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Russian anti-nuke group waves off foreign agent law, refuses to pay fines

Nuclear Monitor Issue: 
Charles Digges − Bellona

Russia's Ecodefense anti-nuclear group has again been fined for refusing to register as a "foreign agent" with the country's Justice Ministry in a court hearing to which the group's co-chair, Vladimir Slivyak, said the organization had not even been invited to attend.

Slivyak told Bellona in an interview that Ecodefense was informed only Monday, July 20 that a judge in the Russian enclave of Kaliningrad had on July 3 levied another 100,000 ruble ($1,700) fine against his organization for failing to register as a foreign agent.

He said his group never received any summons for the July 3 hearing, and as such, would refuse to pay the fine.

The foreign agent self-appellation is required under Russia's controversial 2012 NGO law stipulating that non-profits receiving foreign funding and engaging in vaguely defined political activity must register as foreign agents and submit to onerous reporting and auditing procedure.1

The law also requires NGOs that are so designated to indicate on all material they publish that they are foreign agents. The vast majority of NGOs in Russia ignored the law when it took effect in November 2012, which said that the foreign agent term characterized them as spies or traitors.2

The group denounced the law in a Russian-language statement yesterday, saying, "We consider the actions of the Justice Ministry (which led to our inclusion on the so called roster of ‘foreign agents') deeply politically motivated and directed at the destruction of the reputation of the civil society movement, which is defending Russia's rights."3

In July, apparently frustrated by the lack of foreign agents signing up, President Vladimir Putin gave broad powers to the Justice Ministry to list NGOs as agents on its own.4 Several days later, Ecodefense was ensnared in that dragnet.5

The group, which was the first ecological group to be named a foreign agent, was told that it ran afoul of the law for protesting the construction of the Baltic Nuclear Power plant. According to a letter Ecodefense received from the Justice Ministry, speaking out against government plans to build nuclear station is tantamount to speaking out against the government – which the Justice Ministry characterized as "political activity."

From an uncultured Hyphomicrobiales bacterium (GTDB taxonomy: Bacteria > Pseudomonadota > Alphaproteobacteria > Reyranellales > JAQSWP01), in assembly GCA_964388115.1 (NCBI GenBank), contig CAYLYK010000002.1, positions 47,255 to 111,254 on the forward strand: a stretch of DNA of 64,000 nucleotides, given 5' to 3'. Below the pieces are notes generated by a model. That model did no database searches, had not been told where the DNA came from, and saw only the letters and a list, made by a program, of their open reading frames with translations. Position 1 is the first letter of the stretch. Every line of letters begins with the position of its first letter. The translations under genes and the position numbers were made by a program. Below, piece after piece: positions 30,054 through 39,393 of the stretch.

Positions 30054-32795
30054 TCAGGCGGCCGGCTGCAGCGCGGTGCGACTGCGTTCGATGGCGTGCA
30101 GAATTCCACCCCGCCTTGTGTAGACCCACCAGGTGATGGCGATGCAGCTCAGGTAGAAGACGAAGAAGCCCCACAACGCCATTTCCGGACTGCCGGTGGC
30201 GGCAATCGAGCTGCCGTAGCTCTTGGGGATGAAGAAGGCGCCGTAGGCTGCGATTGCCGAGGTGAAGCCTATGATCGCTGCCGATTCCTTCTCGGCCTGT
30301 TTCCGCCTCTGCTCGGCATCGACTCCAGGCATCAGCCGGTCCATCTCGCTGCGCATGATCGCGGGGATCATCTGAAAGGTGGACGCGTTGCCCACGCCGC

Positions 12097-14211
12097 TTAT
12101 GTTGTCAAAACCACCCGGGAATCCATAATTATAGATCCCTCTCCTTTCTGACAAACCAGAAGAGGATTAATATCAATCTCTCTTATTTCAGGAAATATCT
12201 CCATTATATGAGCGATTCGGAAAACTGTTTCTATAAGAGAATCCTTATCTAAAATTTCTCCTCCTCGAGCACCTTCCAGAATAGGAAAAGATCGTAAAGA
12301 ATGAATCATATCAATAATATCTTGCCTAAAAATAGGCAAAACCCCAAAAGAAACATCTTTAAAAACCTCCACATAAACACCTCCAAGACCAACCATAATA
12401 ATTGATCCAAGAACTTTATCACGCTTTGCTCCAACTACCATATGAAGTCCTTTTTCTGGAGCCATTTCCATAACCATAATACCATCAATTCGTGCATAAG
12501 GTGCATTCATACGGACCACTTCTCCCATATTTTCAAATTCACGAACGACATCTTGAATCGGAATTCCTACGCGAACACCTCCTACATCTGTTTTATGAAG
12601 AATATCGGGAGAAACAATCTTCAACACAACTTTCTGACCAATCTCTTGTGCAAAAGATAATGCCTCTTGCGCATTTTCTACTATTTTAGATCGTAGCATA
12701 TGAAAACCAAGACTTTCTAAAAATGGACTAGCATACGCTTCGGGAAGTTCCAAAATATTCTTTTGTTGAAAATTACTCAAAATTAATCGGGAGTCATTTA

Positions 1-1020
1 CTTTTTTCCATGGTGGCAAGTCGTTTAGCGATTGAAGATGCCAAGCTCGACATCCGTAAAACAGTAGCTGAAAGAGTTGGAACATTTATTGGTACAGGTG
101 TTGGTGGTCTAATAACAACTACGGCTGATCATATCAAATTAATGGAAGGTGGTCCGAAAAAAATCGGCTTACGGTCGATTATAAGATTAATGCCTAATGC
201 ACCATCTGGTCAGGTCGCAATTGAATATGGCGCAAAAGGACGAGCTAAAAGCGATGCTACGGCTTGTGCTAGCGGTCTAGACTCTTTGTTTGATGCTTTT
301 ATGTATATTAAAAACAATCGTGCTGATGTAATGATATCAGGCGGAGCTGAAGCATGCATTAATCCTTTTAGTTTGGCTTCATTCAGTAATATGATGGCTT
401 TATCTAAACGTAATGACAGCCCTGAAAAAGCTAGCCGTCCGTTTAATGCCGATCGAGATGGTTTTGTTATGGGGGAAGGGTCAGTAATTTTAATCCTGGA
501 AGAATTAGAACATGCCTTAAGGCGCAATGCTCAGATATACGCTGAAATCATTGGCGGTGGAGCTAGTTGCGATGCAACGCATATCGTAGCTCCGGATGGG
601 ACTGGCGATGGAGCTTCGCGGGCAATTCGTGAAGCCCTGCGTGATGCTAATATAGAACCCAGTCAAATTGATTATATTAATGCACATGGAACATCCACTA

By Slivyak's own admission, and as stated openly in audits, the group has received funding from the European Union and several German environmental groups.

Ecodefense was previously fined 300,000 rubles ($5,200 at the current exchange rate) in September for refusing to voluntarily register itself on the foreign agent list.6

Slivyak said yesterday that his group won't pay that fine either. He also said that the group's choice to ignore the fines has not resulted in any official interference with the group's environmental activities.

"There is international cooperation and solidarity [with Russian NGOs], he said. People are helping us to continue our work."

Indeed, Slivyak is on a several week tour of South Africa to in an effort to thwart Russian state nuclear corporation Rosatom's efforts to forge several nuclear power plant deals the company is trying to make with Johannesburg. He experienced no interference from authorities.

"Civil disobedience is the instrument of change, when you feel change is absolutely needed," he said. "We ignore their law – we will not give [Russian authorities] any reports, we will not mention that we are foreign agents in publications, we won't do audits as they request. We just tell them that we are not agents – we won't do this because only agents do this, and we are not agents."

He added that the authorities notified the group that it would be required to undergo another audit in August.

"They want [us to present] everything, like descriptions of projects, financial details, publications – everything," he said. But he said the group intends to disappoint inspectors when they come.

"Most probably we will just not give them anything," he said.

Such a strident approach, however, is not without its risks, and Slivyak noted that his organization's days might be numbered.

"We expect that after the August inspection, they will start the process of closing us down," he said.

A Justice Ministry spokesman also told Bellona that, under the law, legal actions could escalate to imprisoning Ecodefense's leaders.

But Slivyak remained optimistic that Ecodefense's choice to simply ignore the NGO law would have a positive effect in the long run.